It is very unusual to find a drug addict of 12 years coming clean without a relapse or withdrawal symptoms but according to Timothy, his recovery came as a miracle—no twitches, fever whatsoever and even the doctors and psychoanalyst would not believe his recovery. All he had to do was to eat properly to heal the scurvy look that years of cocaine consumption had marred him with.
Life after transformation
According to Timothy, most of his colleagues did not take the change in good faith. While some cut off completely from him, others are waiting patiently for him to snap out of the ‘Jesus fever’ and come back to the world. “Some are very critical of me and I hear them say ‘oh! leave him, he only went in to get money and women; he will soon be back’,” he reveals.
Even though Timothy is going about his ‘father’s business’, he is still acting and directing movies. Nonetheless, he is very critical about the role he plays. “I can’t go about kissing every girl in the name of acting, no.”
He also says that his transformation made him realise that even in the showbiz, people use diabolical powers to work. “When you come around with a positive energy, it affects them and they don’t want you around because there is a spiritual clash,” he reveals.
Timothy Bentum Ministries (TBM)
God’s plans for Timothy fell in pleasant places, with the Lord calling him into a ministry of delivering people from drug addiction.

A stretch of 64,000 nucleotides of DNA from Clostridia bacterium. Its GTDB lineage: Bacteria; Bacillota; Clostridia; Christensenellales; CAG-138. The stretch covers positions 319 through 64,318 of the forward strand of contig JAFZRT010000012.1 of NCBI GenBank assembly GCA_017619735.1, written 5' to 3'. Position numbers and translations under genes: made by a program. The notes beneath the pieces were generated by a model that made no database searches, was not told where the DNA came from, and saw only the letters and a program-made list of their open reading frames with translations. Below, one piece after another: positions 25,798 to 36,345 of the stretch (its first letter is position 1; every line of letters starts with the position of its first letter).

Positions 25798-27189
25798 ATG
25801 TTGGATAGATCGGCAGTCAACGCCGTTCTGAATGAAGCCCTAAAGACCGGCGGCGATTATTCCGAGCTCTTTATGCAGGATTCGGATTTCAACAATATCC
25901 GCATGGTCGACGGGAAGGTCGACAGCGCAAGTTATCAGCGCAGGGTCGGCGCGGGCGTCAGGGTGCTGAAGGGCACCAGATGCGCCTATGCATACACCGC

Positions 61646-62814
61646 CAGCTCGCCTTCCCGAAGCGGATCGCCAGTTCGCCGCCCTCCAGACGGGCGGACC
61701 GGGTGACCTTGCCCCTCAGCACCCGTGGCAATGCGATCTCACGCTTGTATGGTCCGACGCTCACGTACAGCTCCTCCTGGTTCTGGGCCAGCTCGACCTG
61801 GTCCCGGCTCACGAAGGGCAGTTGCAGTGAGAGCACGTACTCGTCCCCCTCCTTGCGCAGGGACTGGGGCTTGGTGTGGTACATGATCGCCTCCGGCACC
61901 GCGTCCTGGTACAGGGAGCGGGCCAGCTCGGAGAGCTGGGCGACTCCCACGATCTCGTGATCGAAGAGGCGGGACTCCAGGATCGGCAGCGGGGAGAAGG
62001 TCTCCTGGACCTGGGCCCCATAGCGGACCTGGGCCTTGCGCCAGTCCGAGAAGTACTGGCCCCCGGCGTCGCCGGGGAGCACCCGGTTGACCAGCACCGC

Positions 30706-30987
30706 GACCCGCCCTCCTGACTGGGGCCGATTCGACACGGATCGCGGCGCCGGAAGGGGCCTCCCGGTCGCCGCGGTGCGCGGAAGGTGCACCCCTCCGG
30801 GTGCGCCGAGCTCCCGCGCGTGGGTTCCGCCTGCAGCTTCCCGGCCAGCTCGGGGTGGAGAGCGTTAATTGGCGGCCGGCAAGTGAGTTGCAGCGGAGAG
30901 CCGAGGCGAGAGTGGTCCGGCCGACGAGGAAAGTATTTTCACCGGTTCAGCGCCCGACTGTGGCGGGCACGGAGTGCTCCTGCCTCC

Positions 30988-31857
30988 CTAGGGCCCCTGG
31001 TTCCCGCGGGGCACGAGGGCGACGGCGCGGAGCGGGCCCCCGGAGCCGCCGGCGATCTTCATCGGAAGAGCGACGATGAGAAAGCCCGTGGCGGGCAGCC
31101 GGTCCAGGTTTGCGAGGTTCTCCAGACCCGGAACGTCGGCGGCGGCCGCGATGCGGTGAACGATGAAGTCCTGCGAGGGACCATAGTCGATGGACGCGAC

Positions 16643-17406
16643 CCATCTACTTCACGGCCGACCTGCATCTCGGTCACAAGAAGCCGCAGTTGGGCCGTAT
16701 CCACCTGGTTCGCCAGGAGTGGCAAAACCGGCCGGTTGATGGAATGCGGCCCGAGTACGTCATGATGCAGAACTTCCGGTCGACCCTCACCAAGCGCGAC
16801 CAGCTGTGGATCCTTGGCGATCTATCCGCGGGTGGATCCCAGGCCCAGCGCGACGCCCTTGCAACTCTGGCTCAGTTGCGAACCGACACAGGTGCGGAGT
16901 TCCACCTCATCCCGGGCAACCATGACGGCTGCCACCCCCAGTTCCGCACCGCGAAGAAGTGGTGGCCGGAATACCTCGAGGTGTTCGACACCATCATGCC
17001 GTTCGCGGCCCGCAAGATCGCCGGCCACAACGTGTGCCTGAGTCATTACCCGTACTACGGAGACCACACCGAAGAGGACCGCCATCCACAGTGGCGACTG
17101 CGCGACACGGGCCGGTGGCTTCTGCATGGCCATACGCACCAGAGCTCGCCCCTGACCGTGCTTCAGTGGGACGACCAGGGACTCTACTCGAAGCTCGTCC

According to him, he was not called to pastor a church but to evangelise to the world about how God saved him, and to reach out to them with the message of the cross. The Timothy Bentum Ministry has been in existence for about four years, and it aims spreading the gospel.
The TBM undertakes programmes, including “Fame and Faith” – in which Christian celebrities reached out to students in the second cycle tertiary instutions. Every year, the TBM also organises the Actors, Presenters, Professionals and Musicians for Christ (APPMC) event, a time when players in the entertainment industry gather to seek God’s face and to spread the gospel.
“The kind of impact Majid would have when he preaches the gospel may even be greater than that of an Archbishop. That’s why I get celebrities on board and they are passionate about Christ,” he explains.
Timothy finds it easier to relate with drug addicts because he has been down that road before.
“Gays, addicts and prostitutes reach out to us for help and the change that comes is awesome,” he submits. “We have crazy testimonies. Some of the transformations are slow but just like taking a basket of rice to the river to wash, with intention of fetching the water but by the time you get to your destination all the water is drained. You go back to fetch and it’s the same story but unknown to you, the rice is being washed,” he adds. Timothy is married to Gloria Maa Efia Bentum and they are blessed with two children. His message to all is simple and profound: “There is no dungeon so deep that the love of Christ can’t reach.”